Reduction of Cholesterol and Other Cardiovascular Disease Risk Factors by Alternative Therapies

Paramjit S Tappia; Yan-Jun Xu; Naranjan S Dhalla


Clin Lipidology. 2013;8(3):345-359. 

In This Article

Abstract and Introduction


Although synthetic chemicals and pharmacological agents are being used for the treatment of cardiovascular disease in the western world, there now appears to be a cultural and philosophical shift toward Eastern Medicine and many patients are increasingly using alternative approaches for prevention and therapeutic purposes. This brief review summarizes the experimental and clinical evidence of some functional foods, herbal products and medicinal plants for improving plasma HDL cholesterol, LDL cholesterol, triglycerides and glucose levels, as well as reducing oxidative stress. In addition, the potential of acupuncture and Yogic meditation are discussed as emerging approaches for reducing cardiovascular disease risk factors. The available evidence indicates that several functional foods, herbal products and medicinal plants exert lipid-lowering and hypoglycemic actions, as well as exhibit antioxidant properties; however, a great deal of research work and extensive clinical trials are needed to establish their use in medical practice.


The accumulation of lipids within arteries remains the initial stimulus for the pathogenesis of atherosclerosis; however, oxidative stress is also considered to play a critical role in this process.[1] Several lipid-lowering drugs, such as statins, are used as the first-line therapy in hypercholesterolemia.[2] Statin monotherapy is generally well tolerated; however, a low frequency occurrence of myopathy and asymptomatic increase in hepatic transaminases have been reported.[2] In addition, since statins are prescribed on a long-term basis, drug–drug interactions are possible, since many of the patients that receive statins may also be prescribed other medications for concomitant conditions.[2] In a study on cholesterol-lowering statin drugs (all types) involving 150,000 postmenopausal women, aged 50–79, it was found that statin intake was linked to a 48% increase in the risk of developing diabetes.[3] Furthermore, statin use was linked to an even higher risk of diabetes in Hispanic and Asian women, at 57 and 78% higher, respectively, and women who were not overweight (and thus not at risk of developing diabetes) were at a similar risk as women who were overweight for developing diabetes. Interestingly, it has been suggested that while statins are of benefit for people with known heart disease, they may be of no benefit to individuals without known heart disease and are attempting to control their blood cholesterol levels.[4]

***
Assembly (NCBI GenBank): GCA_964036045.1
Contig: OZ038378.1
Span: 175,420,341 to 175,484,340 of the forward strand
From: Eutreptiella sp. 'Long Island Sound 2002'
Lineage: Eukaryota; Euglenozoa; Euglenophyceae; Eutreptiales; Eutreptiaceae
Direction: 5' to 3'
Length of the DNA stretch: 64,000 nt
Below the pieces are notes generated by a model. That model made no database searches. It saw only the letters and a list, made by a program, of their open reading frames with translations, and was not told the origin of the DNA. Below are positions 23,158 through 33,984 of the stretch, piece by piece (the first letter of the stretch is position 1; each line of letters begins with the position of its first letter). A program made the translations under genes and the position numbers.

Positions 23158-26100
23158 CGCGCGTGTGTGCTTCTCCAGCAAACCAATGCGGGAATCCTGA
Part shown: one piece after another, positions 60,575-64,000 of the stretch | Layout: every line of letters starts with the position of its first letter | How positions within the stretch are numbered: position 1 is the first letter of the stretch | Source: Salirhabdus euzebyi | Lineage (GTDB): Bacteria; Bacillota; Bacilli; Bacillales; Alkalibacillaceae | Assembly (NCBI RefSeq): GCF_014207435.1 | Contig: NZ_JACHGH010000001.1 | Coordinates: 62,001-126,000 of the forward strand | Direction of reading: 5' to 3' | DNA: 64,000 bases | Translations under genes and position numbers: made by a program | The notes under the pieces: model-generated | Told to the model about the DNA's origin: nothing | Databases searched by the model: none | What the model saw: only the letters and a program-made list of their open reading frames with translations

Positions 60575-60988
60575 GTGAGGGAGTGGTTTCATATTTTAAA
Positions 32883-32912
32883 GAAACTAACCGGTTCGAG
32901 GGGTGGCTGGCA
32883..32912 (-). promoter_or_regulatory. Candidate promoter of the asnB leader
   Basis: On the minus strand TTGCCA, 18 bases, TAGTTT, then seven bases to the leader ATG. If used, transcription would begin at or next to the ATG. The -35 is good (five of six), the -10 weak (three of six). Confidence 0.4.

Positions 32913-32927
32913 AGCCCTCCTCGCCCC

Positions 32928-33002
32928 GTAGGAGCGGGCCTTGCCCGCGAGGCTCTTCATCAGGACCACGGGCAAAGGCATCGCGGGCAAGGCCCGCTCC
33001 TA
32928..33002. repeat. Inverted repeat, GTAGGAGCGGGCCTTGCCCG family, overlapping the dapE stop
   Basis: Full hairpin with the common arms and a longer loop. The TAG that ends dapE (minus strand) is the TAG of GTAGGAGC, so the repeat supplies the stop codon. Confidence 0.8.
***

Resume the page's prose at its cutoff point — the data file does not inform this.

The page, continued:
On the other hand, the use of herbal and medicinal plant products has gained popularity as preventive or therapeutic agents for cardiovascular disease (CVD). Herbs are generally defined as any form of plant or plant products that are regarded as food or natural health products. Herbal supplements have been used for medicinal purposes for thousands of years in the East, particularly the Ayurvedic system and the Chinese medicine, and have recently become popular among consumers in the west.[5] It should be mentioned that Ayurveda is derived from two Sanskrit words, namely 'Ayus' and 'Veda,' meaning life and knowledge, respectively. It is a holistic system that focuses on the body, mind and conscious. Ayurvedic treatment consists of the use of herbal preparations and emphasizes the practice of yoga and meditation.[6] The traditional Chinese medicine is based on 'Zheng' system for the control of overall function of the human body and emphasizes the use of acupuncture and that practice of qigong.[7] Herbal medicines including traditional Chinese and Ayurvedic medicines are considered to be cost-effective in the management of disease and this alternative form of medical practice differs in philosophy from the modern medicine, and is known to play an important role in health maintenance.[8]

In the holistic approach to health care, both the disease and the underlying causes are being controlled through physical, mental, social and spiritual well-being. Although these alternative therapies are gaining popularity, several issues regarding safety and efficacy of herbal medicines remain to be addressed.[5,9,10] Since elevated levels of plasma total cholesterol, LDL cholesterol (LDL-C), triglycerides (TGs) and glucose are well-known risk factors for coronary artery disease (CAD), this brief review is focused on some of the alternative therapies for improving blood lipid profile and glucose levels. While it has been argued that it is not only native LDL that contributes to atherosclerosis, but the amount of oxidized LDL that is a key contributor to atherosclerosis,[1] this article will therefore also discuss the possible antioxidants effects of functional foods, herbal products and medicinal plants. In view of the role of diabetes as a major risk factor for CVD, this article will also discuss the hypoglycemic and hypolipidemic effects of these therapies during diabetes.

The selected therapies are based on the availability of clinical evidence on efficacy, with respect to improvements in the plasma profiles of total cholesterol, HDL cholesterol (HDL-C), LDL-C (native and oxidized forms) and TGs, as well as glucose-lowering and antioxidant effects (Figure 1). These natural products deserve further work to isolate and characterize their constituents for the development of novel and more effective agents. A consideration for acupuncture, as well as yoga, is also presented as emerging alternative approaches in preventing/treating CVD.

Figure 1.

Putative beneficial effects of functional foods, medicinal plants and herbal products on markers of cardiovascular disease.